Carruth trial: Day 10
Woman's testimony helps both sides in murder trial
CHARLOTTE, N.C. (AP) -- Rae Carruth urged a woman to wait before cooperating with a private investigator involved in his murder case, the woman testified Wednesday.
Prosecutors played a voice mail message that Carruth left on Tanya Ferguson's cell phone Jan. 10 and that she saved.
"This is Rae," Carruth says in a muted tone on the message, which was difficult to understand in the courtroom. "I need you to do me a favor."
Prosecutor Jack Knight asked Ferguson if she ever did speak to Carruth's current girlfriend. Ferguson responded that she did call the woman back.
"Was a police investigator with you and taping the call when you called her back?" Knight asked.
"Yes," she said, explaining to the jury that she told Carruth's girlfriend she did not make three calls on her cell phone about an hour after the shooting of Cherica Adams. The calls, including ones made to two of Carruth's co-defendants, showed up on Ferguson's cell phone bill.
"Did you offer your phone bill to her?" Knight asked.
"No," she said.
Earlier Wednesday, Ferguson testified she saw Carruth talking on the phone in the living room of Navies' home at about the time the calls were made. When she went to bed about an hour before that, Ferguson left her cell phone, which was identical to Carruth's, in the living room.
Carruth, 26, is charged with first-degree murder in the shooting of Adams, 24, on Nov. 16, 1999. Adams, who was Carruth's pregnant girlfriend, gave birth to a son, then died a month after the shooting.
Prosecutors say Carruth arranged the drive-by shooting. Three other men also are charged.
Carruth contends he had nothing to do with the shooting. His lawyers claim co-defendant and confessed triggerman Van Brett Watkins acted on his own when he shot Adams because he was angry at her and Carruth over a foiled drug deal.
Ferguson also testified that Carruth was engaged to his current girlfriend. However, Carruth's mother, Theodry Carruth, said her son was not engaged.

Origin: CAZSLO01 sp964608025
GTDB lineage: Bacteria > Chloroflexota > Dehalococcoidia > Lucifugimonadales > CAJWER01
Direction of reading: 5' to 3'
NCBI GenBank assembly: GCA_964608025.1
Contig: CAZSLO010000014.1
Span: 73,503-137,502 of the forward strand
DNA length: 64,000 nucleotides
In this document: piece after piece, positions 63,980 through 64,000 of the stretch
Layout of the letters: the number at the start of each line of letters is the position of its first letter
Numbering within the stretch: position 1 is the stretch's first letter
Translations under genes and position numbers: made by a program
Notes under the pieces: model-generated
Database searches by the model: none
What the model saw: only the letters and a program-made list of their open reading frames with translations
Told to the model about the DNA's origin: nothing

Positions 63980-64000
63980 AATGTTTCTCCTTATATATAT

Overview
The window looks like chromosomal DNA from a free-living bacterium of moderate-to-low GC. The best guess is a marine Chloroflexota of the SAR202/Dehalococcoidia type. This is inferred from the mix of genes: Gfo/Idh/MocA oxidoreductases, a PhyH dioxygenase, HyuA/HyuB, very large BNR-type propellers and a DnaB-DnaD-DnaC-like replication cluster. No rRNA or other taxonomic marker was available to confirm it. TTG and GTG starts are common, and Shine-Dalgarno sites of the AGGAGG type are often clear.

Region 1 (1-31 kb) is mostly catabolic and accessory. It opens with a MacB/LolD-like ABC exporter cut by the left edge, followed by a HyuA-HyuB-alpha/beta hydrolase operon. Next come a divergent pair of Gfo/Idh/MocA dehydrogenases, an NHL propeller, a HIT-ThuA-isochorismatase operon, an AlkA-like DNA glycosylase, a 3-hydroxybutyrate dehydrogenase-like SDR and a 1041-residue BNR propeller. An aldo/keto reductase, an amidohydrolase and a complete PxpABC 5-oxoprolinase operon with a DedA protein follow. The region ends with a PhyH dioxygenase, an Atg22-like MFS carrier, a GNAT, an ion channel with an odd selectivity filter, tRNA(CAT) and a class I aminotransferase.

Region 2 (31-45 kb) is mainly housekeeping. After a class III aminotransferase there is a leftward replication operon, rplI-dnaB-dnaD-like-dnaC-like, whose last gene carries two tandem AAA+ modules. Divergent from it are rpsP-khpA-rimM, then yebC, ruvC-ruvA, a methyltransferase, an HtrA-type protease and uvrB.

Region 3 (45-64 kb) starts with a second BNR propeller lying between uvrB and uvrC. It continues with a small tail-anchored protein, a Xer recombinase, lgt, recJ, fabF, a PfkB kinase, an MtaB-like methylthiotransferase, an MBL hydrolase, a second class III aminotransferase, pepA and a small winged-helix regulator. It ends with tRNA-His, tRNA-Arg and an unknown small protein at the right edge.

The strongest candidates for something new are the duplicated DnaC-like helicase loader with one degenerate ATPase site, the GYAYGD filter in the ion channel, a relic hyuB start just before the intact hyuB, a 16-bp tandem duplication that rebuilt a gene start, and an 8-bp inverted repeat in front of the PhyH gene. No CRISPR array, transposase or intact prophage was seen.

When defense attorney David Rudolf questioned Ferguson on Wednesday, she gave sympathetic testimony about Carruth's demeanor during the time when prosecutors contend he was masterminding a plot to kill his pregnant girlfriend.
Ferguson testified that Carruth cracked jokes and spoke on his cell phone when he arrived at Navies' house around the time Adams was shot. He then played video games with his longtime friend, she said.
"Was he upset like someone who had just come from the scene of a contact murder?" Rudolf asked.
"No," she said.
Ferguson, who had met Adams for the first time earlier that night at a movie theater, began talking to Carruth about becoming a father for the second time.
"He said it was a boy and that made him happy," she said. "I told him he already had a son and that he needed a little girl. He said that would probably be good so that he could understand women."
Ferguson said Carruth left Navies' house shortly before 1 a.m. and then quickly returned, telling Navies he needed directions to the hospital because Adams had been shot.
"He became serious," she said, telling jurors that she and Navies also went to the hospital. "He seemed to be in shock, kind of like in a daze."
Later at the hospital, Ferguson testified, Carruth sat on the floor and wept.
The only time he brightened was when Adams' mother showed him a picture of his newborn son. He said, "Hannibal, look how long he is. He looks like I did as a baby," Ferguson said.
Later Wednesday, forensic scientist Henry Lee was expected to give a videotaped deposition in the case. He has worked such cases as the O.J. Simpson trial and JonBenet Ramsey investigation.